Hunters often falsely believe that the only good land to hunt is private. Public land can be just as good, especially in ag-heavy areas where the only land not farmed is often low, which means it could boast suitable habitat for both upland birds and waterfowl. (Photo By: Tony J. Peterson)

Hunt Differently 

While public land might solve your problem of not having a place to hunt, it won’t be easy— especially if you hunt like everyone else. Understand that game birds are patternable, but so are hunters. Most folks pick very similar routes, which leaves a lot of ground that doesn’t get much pressure. In the grouse and woodcock woods, that’ll be along two tracks and access roads. For pheasants, it’ll be along the outside edges of parcels near the fencelines, or along clearly defined edges of habitat.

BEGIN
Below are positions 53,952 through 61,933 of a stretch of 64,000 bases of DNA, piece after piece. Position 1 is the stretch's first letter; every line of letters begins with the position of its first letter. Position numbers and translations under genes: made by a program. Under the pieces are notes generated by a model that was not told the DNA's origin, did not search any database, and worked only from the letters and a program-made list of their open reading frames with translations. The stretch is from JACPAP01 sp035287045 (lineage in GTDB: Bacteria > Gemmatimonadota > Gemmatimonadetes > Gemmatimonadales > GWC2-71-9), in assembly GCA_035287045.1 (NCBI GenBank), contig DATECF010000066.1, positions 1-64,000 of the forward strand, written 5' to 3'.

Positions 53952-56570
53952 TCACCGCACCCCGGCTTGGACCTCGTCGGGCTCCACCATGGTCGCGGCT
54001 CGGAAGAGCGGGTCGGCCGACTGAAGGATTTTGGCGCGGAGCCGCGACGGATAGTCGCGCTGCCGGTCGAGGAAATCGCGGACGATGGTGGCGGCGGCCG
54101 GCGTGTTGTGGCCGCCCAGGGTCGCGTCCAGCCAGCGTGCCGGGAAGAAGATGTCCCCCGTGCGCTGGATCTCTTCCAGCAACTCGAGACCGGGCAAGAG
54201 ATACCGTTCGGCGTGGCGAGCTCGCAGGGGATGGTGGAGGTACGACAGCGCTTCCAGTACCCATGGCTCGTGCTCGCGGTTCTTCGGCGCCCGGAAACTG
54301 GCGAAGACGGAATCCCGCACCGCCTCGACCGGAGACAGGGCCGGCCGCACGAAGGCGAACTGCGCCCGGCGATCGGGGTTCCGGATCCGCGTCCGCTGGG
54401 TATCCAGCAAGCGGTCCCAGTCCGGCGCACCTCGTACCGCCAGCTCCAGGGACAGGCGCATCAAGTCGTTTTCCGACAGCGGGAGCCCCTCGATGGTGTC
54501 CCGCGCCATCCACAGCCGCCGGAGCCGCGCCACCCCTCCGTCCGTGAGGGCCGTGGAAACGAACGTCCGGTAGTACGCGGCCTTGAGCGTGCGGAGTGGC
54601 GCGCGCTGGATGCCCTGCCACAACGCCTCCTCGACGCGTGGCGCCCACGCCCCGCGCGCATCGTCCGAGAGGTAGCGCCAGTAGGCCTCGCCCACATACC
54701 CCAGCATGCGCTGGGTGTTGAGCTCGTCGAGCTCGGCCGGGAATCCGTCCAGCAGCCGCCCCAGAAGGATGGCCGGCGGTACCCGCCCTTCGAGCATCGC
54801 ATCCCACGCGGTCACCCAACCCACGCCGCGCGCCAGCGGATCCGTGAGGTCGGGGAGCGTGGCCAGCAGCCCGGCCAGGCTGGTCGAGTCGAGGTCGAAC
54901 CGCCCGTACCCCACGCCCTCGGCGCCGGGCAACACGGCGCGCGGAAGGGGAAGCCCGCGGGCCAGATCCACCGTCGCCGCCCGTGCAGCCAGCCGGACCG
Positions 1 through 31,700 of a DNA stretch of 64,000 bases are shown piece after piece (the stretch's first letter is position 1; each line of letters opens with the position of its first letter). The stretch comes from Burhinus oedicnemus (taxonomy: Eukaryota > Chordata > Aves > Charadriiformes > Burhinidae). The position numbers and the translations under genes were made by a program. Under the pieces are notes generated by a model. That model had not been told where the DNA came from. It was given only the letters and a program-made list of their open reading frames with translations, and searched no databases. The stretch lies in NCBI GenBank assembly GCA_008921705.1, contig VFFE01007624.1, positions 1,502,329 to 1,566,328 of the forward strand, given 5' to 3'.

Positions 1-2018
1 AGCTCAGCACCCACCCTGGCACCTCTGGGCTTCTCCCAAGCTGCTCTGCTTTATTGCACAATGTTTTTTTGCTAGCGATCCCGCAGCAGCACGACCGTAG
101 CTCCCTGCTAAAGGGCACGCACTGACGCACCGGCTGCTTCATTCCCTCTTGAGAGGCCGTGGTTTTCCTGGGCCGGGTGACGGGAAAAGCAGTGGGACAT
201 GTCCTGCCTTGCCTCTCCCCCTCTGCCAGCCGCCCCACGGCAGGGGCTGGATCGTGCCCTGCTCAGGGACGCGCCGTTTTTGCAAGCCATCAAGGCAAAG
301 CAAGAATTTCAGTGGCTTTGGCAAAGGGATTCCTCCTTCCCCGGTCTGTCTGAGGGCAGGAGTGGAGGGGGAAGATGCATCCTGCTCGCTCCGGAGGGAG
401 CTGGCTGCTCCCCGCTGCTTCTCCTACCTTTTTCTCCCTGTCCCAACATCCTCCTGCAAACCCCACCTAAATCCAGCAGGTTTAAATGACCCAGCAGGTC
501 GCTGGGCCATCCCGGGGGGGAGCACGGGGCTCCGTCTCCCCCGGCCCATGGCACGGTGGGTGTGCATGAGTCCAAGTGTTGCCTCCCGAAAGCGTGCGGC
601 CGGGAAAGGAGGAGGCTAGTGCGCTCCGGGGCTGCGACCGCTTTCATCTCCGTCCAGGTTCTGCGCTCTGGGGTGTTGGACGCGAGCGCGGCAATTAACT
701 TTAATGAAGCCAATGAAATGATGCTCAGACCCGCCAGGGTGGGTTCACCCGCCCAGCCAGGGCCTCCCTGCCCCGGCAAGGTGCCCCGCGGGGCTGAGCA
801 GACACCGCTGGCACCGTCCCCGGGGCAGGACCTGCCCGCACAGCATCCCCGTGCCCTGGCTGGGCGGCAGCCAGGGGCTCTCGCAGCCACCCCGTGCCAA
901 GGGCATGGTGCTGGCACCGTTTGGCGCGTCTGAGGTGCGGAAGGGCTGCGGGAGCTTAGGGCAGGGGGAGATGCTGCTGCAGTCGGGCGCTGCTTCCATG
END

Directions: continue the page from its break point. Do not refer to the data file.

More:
Break the mold. Hunt through the middle of cover as opposed to going around it. Reverse direction from obvious access points. Do what you have to in order to hunt differently from your competition.

Most importantly, get out there and utilize this gift we have of millions of acres of public land. Every bird you might want to hunt lives on land open to anyone. Your job is to find that land, and then hunt it correctly. If you do, you’ll probably realize that you have more hunting spots than you could hit in a thousand seasons, which is indeed, a nice problem to have.

public land bird hunting
It’s common to hear hunters complain that there aren’t any good places left to hunt, but that’s just not true. There are millions of acres of public land available to all of us, much of which features solid populations of game birds. (Photo By: Tony J. Peterson)